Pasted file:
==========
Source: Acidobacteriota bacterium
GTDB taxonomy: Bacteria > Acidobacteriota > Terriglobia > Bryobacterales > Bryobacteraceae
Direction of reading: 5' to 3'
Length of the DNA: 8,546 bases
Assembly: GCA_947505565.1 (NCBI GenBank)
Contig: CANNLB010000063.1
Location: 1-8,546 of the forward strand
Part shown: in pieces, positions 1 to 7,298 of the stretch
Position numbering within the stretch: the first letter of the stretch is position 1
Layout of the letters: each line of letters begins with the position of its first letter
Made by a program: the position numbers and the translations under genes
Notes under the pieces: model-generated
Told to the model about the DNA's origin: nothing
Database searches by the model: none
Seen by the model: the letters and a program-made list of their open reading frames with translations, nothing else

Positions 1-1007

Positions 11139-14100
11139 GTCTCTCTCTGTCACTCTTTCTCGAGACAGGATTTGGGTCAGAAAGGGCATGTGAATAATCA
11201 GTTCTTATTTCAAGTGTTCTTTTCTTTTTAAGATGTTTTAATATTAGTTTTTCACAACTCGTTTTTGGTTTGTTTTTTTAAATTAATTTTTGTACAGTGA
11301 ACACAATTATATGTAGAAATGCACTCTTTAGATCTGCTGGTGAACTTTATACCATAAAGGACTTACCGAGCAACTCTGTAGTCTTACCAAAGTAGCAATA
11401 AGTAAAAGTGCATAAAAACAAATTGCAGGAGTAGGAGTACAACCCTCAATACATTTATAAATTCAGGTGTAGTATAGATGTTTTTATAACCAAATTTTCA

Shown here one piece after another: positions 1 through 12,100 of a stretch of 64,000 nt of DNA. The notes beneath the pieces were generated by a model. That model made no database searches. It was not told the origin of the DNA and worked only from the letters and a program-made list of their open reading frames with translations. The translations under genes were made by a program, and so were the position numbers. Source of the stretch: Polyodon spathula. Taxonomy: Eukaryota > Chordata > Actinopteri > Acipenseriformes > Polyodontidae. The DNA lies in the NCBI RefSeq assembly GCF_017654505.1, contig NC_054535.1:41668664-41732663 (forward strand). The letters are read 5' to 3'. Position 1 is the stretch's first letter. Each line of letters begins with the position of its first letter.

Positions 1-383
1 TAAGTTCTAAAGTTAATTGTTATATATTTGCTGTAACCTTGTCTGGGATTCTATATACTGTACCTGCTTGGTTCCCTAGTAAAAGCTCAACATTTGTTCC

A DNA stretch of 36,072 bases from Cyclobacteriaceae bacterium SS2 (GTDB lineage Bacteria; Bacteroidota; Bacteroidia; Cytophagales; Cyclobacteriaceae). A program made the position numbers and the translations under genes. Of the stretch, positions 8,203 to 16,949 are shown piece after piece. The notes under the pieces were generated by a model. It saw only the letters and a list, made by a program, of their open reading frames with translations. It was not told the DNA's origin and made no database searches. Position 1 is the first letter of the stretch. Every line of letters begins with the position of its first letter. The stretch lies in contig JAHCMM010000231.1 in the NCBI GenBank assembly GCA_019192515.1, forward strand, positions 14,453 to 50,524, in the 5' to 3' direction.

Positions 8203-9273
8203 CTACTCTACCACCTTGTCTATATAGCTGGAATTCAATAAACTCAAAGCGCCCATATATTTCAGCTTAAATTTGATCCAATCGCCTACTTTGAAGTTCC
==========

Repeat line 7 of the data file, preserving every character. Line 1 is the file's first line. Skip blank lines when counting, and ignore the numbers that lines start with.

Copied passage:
Location: 1-8,546 of the forward strand